Hello! I work as a doctor for 21 years. My name is George O. Sapego. This article will tell you about the way journalists translate Latin.
Remember the story about the guy who translated the women's magazine? I promised to check out what he was still writing. The guy writes about gazhdety and information technology. But can not he, poor fellow, resist not to wrap something about health. In general, I caught his gem. That it would be better not to find. The rarity of this published article on the causes of hair loss. There is a point about the types of baldness, which reads as follows: telogen effluvium
Familiar phrase? Well telogen - it's about the hair.
Once in the Middle Ages called the miasma of pathogenic principle, which extends from something dirty and rotting, attack people and cause the disease.
About germs did not know, I understand that there is some kind of infection. Then, even about the mice, it seems, we thought that they originate in the dirty laundry. The magic of this and magic.
Since then, the miasma name that stands out from the dirt or as a result of decay. Eventually, it became a any putrid odor.
In our case, it was about alopecia. So where are the stink?
Someone overwrite someone else's mistakes and places them in his article. It's quite common. Such borrowing is immediately noticeable. This low level of journalism.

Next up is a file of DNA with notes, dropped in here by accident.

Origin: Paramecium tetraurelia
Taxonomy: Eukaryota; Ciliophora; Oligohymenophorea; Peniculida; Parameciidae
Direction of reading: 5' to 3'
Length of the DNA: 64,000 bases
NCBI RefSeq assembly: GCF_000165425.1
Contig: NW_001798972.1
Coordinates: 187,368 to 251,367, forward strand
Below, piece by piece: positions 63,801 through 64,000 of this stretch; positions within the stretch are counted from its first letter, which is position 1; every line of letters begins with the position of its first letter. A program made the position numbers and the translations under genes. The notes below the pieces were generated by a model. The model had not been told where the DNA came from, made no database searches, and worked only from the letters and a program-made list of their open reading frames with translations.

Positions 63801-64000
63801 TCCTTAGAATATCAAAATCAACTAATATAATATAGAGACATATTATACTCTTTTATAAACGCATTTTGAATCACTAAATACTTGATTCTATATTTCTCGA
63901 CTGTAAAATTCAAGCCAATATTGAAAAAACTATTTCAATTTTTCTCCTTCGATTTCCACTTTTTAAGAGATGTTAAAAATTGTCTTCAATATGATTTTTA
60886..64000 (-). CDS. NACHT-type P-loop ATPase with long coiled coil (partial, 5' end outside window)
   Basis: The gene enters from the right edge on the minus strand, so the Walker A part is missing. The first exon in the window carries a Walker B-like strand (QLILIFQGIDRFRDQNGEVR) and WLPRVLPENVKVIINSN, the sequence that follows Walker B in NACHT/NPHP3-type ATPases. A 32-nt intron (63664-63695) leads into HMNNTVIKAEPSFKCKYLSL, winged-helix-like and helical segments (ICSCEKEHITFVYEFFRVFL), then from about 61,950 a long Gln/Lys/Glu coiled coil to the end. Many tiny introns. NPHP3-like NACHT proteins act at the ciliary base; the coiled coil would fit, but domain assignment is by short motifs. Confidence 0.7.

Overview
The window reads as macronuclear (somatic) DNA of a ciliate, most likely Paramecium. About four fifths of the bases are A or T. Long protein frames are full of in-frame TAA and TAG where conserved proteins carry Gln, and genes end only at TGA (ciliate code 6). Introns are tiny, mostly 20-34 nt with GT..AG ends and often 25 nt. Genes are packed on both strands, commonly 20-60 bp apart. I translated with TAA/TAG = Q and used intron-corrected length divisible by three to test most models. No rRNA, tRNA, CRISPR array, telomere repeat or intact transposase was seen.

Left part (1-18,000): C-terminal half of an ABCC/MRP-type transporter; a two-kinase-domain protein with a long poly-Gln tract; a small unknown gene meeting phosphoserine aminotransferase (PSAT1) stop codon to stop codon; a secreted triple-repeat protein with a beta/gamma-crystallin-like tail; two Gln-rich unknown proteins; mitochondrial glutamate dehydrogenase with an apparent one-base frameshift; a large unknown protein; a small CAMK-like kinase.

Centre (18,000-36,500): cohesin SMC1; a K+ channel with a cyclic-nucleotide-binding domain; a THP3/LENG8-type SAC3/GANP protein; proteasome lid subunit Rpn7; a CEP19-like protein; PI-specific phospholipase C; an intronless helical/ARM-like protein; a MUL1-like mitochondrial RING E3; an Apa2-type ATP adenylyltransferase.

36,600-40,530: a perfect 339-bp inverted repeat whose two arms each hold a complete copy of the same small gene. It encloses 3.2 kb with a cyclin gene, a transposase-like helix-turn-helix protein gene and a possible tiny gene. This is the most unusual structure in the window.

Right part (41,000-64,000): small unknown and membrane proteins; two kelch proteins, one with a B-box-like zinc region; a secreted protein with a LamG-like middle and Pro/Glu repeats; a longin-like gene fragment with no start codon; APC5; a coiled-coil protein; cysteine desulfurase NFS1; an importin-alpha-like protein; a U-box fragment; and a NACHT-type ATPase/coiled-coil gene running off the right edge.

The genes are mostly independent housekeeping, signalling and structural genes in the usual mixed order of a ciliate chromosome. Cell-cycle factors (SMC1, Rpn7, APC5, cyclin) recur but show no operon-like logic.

Some savvy journalists are taken to translate English-language sources in information technology. They think that because the article becomes unique.
Our poor man (and here to me it is not sorry) Article Translations Hidden Causes of Hair Loss and I found a medical term telogen effluvium.
Well, you're a journalist, man! Well, get ready to meet the Latin medical text. Why do you need it translated gugloperevodom? Himself shame and head to fool us.
Do you know how in Google references to the exact phrase "telogen effluvium"?
Them 2100 for today. There's a bit of machine translation, but most of them - bredonostsy. Such a secret club pests. You can take this exact phrase in quotation marks and you will find a whole army geezer.
So what is this mysterious effluvium? Yes "baldness" he means. 😂 just in Latin.
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